â€œInsurance as we practice it in conventional form is even not acceptable in Islam because it is exploitative. They collect money from you, there is no accident, then you lose your money and you pay another premium next year. But Islam has a method that can be used but that is not relevant to this issue because we are not talking about the dependents suffering or not suffering.
â€œIf somebody has insurance and he dies, the insurance will be activated and the beneficiaries will enjoy the outcome, but to ask that insurance should be imposed on our pilgrims, we will be asking too much and of course, we will be creating some other matters, including theological issues.â€
When contacted, the chairman, Ogun State Muslim Pilgrims Welfare Board, Dr. Isiaq Yusuf, said there would be no compensation for the two victims from the state. The two victims were Mukaila Ogundiran and Saburi Rufai.
â€œThere is no compensation for the Hajj victims from the state,â€ he said.
Similarly, the Ondo State Government declared that the pilgrims from the state who died during the stampede in Mecca would not be compensated.
It was gathered that no fewer than three pilgrims from the state lost their lives at the Mecca stampede during the 2015 Hajj pilgrimage
The state Commissioner for Information, Mr. Kayode Akinmade, in a telephone interview with Saturday PUNCH, said the deceased pilgrims should be compensated by the Saudi Arabian authorities and not the state government.
He said â€œHow can the government pay compensation to the persons who sponsored themselves to Hajj? The Ondo State Government has no such plan. It is the Saudi Arabian government that is supposed to do that because the incident was said to have been caused by the poor management of the crowd by the authorities concerned.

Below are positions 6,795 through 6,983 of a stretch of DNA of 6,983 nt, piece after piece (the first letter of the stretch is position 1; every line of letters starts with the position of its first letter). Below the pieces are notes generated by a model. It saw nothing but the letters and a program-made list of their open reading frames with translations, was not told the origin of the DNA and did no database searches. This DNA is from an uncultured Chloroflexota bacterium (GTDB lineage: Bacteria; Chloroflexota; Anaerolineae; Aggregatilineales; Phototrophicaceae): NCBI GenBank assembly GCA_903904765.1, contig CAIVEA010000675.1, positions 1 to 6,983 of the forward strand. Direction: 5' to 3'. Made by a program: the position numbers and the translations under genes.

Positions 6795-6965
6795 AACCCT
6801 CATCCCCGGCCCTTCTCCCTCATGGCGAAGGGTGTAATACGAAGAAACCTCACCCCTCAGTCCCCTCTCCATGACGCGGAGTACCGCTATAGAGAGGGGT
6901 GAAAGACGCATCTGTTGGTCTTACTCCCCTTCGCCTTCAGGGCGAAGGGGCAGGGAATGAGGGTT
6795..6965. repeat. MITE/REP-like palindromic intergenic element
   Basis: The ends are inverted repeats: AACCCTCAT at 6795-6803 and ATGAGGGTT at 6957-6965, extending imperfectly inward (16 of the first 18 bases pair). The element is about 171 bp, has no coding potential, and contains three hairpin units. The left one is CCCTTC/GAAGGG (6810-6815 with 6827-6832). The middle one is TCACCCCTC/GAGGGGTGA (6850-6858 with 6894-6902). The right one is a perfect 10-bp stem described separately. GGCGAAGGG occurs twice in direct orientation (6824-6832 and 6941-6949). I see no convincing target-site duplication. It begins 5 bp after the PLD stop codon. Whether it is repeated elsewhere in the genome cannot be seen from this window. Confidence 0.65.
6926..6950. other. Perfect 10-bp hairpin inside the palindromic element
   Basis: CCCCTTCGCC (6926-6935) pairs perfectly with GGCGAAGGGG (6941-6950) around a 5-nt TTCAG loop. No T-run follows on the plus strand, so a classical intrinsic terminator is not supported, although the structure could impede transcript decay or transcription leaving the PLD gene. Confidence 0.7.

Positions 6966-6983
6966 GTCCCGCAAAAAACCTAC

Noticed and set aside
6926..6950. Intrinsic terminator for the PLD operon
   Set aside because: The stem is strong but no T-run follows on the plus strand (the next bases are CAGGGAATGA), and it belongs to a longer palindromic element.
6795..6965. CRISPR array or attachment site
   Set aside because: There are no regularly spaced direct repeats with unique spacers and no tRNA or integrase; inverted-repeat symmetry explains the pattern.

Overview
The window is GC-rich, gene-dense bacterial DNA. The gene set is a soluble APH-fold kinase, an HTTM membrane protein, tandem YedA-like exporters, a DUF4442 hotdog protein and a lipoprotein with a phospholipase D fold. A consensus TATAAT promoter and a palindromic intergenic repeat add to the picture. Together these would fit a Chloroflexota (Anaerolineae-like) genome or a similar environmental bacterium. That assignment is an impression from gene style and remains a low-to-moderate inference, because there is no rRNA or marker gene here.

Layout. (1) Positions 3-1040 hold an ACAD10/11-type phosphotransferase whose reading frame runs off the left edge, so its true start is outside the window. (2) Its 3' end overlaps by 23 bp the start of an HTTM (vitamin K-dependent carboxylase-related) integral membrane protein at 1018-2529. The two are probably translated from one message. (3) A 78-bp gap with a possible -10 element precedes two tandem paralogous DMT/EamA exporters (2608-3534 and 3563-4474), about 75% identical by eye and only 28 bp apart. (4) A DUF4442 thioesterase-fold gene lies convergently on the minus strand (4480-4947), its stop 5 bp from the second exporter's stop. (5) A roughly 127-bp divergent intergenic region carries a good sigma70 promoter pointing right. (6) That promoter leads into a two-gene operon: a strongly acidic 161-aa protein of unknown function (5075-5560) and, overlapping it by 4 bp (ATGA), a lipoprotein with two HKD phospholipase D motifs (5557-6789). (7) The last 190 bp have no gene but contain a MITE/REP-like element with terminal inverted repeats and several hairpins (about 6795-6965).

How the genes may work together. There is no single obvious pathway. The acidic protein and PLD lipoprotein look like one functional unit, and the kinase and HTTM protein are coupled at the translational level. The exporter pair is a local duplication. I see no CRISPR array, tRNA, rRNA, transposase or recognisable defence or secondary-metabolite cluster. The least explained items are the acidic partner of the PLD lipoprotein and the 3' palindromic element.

â€œThe pilgrims who died in the stampede did not represent the government; they went on their own, so how can we pay compensation to them?â€
While Nigerian pilgrims to the 2015 Hajj were not insured, findings show that Iranian pilgrims as well as administrative and support workers dispatched to Saudi Arabia had insurance coverage.
The contract between the Iranian Insurance Company and the Organisation of Hajj includes term insurance, (death and permanent partial or total physical deficiency due to accident), supplementary health insurance and equity of the insured.
Therefore, should any of the insured be hospitalised in Saudi Arabia or Iran due to any illness or accident or pass away consequently; the company would pay all the costs and indemnities regardless of the duration of the coverage.
Some insurance companies in Egypt offer products for pilgrims in case of an accident, which cover up to EGP20, 000 (US$2,552) for death. Insurance companies offer additional coverage for emergencies and repatriation of mortal remains to the homeland and funeral expenses.
Also, pilgrims from Bangladash who undertook the Hajj or umrah take up different insurance schemes designed to cover accident risk.
In addition, Hajj pilgrims from India are insured by the Hajj committee of India under the comprehensive insurance policy that will cover losses due to theft, hospitalisation, illness, and injury or death due to terrorism, among others.
The comprehensive policy covers five types of emergencies for which the insurance company is liable to pay monetary compensation. Every pilgrim is allotted 2,100 Saudi riyals at 21 embarkation points across India. If the pilgrim loses 2,100 riyals during the first two days, he is liable to get the total reimbursement. The reimbursement diminishes as the days pass by during the stay.
The policy also covers loss of baggage, but not during transit. A person is eligible to get around 5,100 riyals for any loss of baggage for a maximum of 100 persons.
Seven hundred and sixty-nine persons were killed, while 934 others were injured in the stampede but other sources, including the government of Iran, had said that they believed the death toll was more than 1,100.
The incident had occurred at the intersection of streets 204 and 223 leading up to Jamaraat Bridge and has been described as the deadliest accident to occur in the Hajj since the 1990 disaster that killed 1,426 people.